Source data

Extended Data Fig. 9 Genetic loss of eIF4E S209 or eFT508 treatment during HFD prevents weight gain in liver tissue.

a, Representative immunoblots for mTOR signaling. Same samples were loaded on two gels to capture large and small proteins (blots marked by vertical black line), left, and quantification, right, in indicated samples (n = 3 or more independent biological samples). Data represents mean ± SEM, *P = 0.019; ***P = 0.0002 by unpaired, two-tailed Student’s t test. b, Liver tissue or Brain (control tissue) weight from mice after 18 weeks on HFD with either Vehicle or eFT508 treatment (n = 3, 4 independent biological samples); mean ± SEM, ****P < 0.0001, unpaired, two-tailed Student’s t test. c, Food intake, average per day, per mouse on either Chow or HFD with Vehicle or eFT508 (n = 4, 4). d, qPCR analysis of relative mRNA levels of labelled transcripts in Vehicle or eFT508 treated (n = 3, 3) liver on HFD for 20 weeks, β-actin was used as internal control. e, Representative immunoblots between treatment, protein amount was quantified independently by Mass spectral analysis (n = 3, 3 independent biological replicates). f, Heatmap of depicted relative expression color coded log2 (fold change) (Log2FC) across independent biological samples from WT, eIF4E+/−, eIF4ES209A livers as labeled.

Source data

Supplementary information

Supplementary Information

Gating strategy for AML12 cells.

Reporting Summary

Supplementary Tables

Supplementary Tables 1–7. Supplementary Table 1. Proteins significantly upregulated in WT liver following HFD from TMT–MS; related to Fig. 2. Supplementary Table 2. Proteins altered by HFD in WT liver and limited by eIF4E during diet-induced obesity in liver from TMT–MS; related to Fig. 2. Supplementary Table 3. Functional annotation of gene set enrichment proteins altered by HFD in WT liver and significantly downregulated in eIF4E+/− liver; related to Fig. 2. Supplementary Table 4. Metabolites alerted by eIF4E dose in liver during HFD. Supplementary Table 5. Proteins in WT liver following HFD and significantly altered in liver from eIF4E+/– mice. Supplementary Table 6. Proteins altered by HFD in WT liver and limited by eIF4E and that were also downregulated with eFT508 treatment during diet-induced obesity, from TMT–MS; related to Fig. 6. Supplementary Table 7. Proteins altered by WT liver following HFD and significantly downregulated in liver from eIF4ES209A mice.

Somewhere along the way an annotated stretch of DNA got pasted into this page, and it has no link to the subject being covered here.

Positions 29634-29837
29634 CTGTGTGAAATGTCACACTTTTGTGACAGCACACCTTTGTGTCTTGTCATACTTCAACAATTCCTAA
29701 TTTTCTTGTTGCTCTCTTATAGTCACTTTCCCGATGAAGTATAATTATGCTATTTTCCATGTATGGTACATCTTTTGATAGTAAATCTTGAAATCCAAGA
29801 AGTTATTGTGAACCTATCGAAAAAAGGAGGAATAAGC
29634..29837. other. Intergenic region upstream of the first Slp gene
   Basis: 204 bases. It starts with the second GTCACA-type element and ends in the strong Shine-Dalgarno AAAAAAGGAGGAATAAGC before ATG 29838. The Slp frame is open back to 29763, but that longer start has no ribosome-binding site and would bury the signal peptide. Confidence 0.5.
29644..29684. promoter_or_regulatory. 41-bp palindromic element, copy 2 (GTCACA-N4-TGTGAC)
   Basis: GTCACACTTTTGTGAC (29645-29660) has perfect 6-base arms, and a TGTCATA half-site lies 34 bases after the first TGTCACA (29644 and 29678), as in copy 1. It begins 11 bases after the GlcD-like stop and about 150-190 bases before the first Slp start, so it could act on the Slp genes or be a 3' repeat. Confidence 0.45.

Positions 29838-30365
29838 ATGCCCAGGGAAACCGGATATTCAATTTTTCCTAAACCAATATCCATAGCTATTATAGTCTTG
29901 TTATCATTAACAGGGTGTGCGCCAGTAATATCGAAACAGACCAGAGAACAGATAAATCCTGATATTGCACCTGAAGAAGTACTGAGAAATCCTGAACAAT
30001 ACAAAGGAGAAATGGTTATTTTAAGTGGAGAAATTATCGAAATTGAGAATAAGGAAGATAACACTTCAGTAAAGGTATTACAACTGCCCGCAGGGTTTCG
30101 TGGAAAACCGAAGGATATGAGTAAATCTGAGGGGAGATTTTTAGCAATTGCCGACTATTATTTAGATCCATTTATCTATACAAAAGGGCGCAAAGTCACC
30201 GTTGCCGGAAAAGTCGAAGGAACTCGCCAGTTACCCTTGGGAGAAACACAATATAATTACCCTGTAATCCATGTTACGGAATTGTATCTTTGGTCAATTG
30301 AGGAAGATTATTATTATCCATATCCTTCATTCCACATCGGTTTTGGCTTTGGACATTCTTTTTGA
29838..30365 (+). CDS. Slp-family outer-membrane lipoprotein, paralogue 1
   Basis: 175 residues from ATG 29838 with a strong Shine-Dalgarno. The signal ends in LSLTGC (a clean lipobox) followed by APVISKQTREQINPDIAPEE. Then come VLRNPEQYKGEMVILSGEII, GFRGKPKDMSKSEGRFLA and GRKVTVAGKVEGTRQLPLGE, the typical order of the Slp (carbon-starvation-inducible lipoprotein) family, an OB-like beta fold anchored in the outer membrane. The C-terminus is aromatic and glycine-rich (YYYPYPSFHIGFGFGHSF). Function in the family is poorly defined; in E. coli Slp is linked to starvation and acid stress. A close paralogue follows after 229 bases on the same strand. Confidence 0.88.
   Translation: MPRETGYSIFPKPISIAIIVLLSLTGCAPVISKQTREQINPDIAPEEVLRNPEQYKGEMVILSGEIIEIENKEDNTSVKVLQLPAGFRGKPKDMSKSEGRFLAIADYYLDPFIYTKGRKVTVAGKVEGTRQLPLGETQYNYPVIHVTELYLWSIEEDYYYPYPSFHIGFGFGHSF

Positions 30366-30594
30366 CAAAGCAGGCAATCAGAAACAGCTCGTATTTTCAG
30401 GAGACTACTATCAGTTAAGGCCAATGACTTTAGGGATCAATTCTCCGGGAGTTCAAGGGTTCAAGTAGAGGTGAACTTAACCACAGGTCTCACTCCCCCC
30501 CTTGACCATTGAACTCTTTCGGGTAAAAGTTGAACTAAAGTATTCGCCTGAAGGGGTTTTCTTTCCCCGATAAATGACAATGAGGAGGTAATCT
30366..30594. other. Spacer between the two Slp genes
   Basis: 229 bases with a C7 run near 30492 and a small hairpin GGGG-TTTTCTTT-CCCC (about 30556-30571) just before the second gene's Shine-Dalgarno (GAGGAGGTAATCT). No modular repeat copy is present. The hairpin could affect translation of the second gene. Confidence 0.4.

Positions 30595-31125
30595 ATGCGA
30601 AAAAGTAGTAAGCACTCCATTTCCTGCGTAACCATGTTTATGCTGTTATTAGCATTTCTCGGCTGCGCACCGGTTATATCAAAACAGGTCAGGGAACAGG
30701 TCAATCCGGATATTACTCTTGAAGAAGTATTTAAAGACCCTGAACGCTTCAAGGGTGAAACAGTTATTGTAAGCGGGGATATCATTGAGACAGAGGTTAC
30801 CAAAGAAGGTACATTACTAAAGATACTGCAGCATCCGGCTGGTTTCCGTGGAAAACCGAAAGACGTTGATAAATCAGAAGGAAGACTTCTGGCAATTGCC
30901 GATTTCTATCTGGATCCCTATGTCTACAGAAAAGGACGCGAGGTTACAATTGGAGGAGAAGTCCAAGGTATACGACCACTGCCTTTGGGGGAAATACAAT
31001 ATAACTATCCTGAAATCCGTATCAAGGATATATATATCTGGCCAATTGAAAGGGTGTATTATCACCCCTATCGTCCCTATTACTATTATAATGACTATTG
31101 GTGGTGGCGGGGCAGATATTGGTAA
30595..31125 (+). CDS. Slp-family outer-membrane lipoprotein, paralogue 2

Source data

Source Data Fig. 2

Pathologist scoring in Excel format.

Source Data Fig. 3

Unprocessed immunoblots and/or gels.

Source Data Fig. 4

Unprocessed immunoblots and/or gels.

Source Data Fig. 5

Unprocessed immunoblots and/or gels.

Source Data Fig. 6

Unprocessed immunoblots and/or gels.

Source Data Extended Data Fig. 2

Unprocessed immunoblots and/or gels.

Source Data Extended Data Fig. 8

Unprocessed immunoblots and/or gels.

Source Data Extended Data Fig. 9

Unprocessed immunoblots and/or gels.

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Conn, C.S., Yang, H., Tom, H.J. et al. The major cap-binding protein eIF4E regulates lipid homeostasis and diet-induced obesity. Nat Metab 3, 244–257 (2021). https://doi.org/10.1038/s42255-021-00349-z